Officially the Republic of The Gambia is a country in West Africa that is entirely surrounded by Senegal except for its coastline on the Atlantic Ocean at its western end. It is the smallest country on mainland Africa.
The Gambia is situated on either side of the Gambia River, the nation’s namesake, which flows through the centre of The Gambia and empties into the Atlantic Ocean.
Its area is 10,689 square kilometres with a population of 1,857,181 as of the April 2013 census. Banjul is the Gambian capital and the largest cities are Serekunda and Brikama.
The Gambia shares historical roots with many other West African nations in the slave trade, which was the key factor in the placing and keeping of a colony on the Gambia River, first by the Portuguese, during which era it was known as A Gâmbia.
Later on 25 May 1765, the Gambia was made a part of the British Empire when the government formally assumed control, establishing the Province of Senegambia. In 1965, The Gambia gained independence under the leadership of Dawda Jawara, who ruled until Yahya Jammeh seized power in a bloodless 1994 coup.
Adama Barrow became The Gambia’s third president in January 2017, after defeating Jammeh in December 2016 elections.
Jammeh initially accepted the results, then refused to accept them, which triggered a constitutional crisis and military intervention by the Economic Community of West African States, resulting in his exile.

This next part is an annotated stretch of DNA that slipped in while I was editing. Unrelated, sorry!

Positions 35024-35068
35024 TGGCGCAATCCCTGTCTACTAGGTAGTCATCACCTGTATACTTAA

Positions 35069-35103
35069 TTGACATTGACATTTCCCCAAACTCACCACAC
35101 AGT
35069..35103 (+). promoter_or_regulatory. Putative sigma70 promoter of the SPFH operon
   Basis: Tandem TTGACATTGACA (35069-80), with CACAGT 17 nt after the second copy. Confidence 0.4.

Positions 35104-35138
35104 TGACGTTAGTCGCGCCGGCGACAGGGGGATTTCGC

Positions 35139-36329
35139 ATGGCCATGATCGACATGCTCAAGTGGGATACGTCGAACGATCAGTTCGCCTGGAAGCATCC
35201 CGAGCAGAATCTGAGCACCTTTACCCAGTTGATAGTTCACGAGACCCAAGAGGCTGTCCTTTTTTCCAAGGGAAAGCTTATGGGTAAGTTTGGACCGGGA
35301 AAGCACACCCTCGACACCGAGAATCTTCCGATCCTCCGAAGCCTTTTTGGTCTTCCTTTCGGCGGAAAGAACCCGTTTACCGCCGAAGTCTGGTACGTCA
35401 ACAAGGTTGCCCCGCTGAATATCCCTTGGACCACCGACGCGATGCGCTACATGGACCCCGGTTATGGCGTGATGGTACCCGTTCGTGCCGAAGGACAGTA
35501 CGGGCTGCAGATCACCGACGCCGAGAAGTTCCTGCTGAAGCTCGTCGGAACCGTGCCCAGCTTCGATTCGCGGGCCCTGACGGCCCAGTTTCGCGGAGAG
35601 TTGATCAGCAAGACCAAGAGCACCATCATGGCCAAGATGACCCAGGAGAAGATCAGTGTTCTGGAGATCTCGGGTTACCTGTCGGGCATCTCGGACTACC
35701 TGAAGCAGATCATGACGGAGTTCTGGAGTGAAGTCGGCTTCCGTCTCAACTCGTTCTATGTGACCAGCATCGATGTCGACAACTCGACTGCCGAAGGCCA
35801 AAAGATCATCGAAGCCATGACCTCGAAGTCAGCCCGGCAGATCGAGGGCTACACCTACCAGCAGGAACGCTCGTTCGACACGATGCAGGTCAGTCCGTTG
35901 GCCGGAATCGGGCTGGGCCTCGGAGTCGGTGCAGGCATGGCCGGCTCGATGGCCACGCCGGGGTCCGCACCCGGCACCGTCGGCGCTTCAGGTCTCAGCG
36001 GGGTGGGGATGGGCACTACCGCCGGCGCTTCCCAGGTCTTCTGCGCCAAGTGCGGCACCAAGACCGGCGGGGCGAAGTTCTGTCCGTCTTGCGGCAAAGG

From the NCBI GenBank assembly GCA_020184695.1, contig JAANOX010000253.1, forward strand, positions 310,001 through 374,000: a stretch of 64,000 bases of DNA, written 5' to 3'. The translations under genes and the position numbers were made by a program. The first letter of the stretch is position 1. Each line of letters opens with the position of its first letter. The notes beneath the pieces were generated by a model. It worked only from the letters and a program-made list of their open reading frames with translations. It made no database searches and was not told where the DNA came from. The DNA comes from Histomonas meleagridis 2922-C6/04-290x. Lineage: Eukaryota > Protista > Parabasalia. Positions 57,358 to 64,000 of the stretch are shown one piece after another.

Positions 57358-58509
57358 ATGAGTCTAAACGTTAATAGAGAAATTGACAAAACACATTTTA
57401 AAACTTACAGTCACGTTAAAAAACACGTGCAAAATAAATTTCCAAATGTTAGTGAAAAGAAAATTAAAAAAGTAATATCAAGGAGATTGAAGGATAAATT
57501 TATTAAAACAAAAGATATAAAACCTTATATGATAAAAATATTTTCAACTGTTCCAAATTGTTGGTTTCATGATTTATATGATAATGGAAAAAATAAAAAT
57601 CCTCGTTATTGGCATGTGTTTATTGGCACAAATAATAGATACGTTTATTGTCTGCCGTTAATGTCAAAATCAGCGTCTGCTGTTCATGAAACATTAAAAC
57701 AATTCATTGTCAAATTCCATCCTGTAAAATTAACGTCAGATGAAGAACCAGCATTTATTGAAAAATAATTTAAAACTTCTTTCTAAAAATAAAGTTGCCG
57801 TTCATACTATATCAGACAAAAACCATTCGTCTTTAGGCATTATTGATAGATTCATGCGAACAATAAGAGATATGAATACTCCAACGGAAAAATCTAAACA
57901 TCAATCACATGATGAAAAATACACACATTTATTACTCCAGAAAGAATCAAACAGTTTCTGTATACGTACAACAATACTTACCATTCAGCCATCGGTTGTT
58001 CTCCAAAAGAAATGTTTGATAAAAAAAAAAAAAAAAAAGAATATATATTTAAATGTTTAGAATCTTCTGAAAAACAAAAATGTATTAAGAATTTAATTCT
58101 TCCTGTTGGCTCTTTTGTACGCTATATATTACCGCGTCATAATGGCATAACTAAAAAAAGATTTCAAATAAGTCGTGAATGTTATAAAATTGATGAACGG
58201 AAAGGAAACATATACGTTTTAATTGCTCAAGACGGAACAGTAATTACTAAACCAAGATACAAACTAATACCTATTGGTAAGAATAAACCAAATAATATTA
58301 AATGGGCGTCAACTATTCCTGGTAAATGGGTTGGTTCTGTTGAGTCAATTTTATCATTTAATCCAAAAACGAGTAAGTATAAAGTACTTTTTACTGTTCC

The Gambia’s economy is dominated by farming, fishing and, especially, tourism. In 2008, about a third of the population lived below the international poverty line of US$1.25 per day.
The name “Gambia” is derived from the Mandinka term Kambra/Kambaa, meaning Gambia River.
According to the CIA World Factbook, the US Department of State, the Times Comprehensive Atlas of the World and the Permanent Committee on Geographical Names for British Official Use, The Gambia is one of only two countries whose self-standing short name for official use should begin with the word “The” (the other one being The Bahamas).
Upon independence in 1965, the country used the name The Gambia. Following the proclamation of a republic in 1970, the long-form name of the country became Republic of The Gambia.
The administration of Yahya Jammeh changed the long-form name to Islamic Republic of The Gambia in December 2015. On 29 January 2017 the new President Adama Barrow said the country’s name will go back to Republic of The Gambia.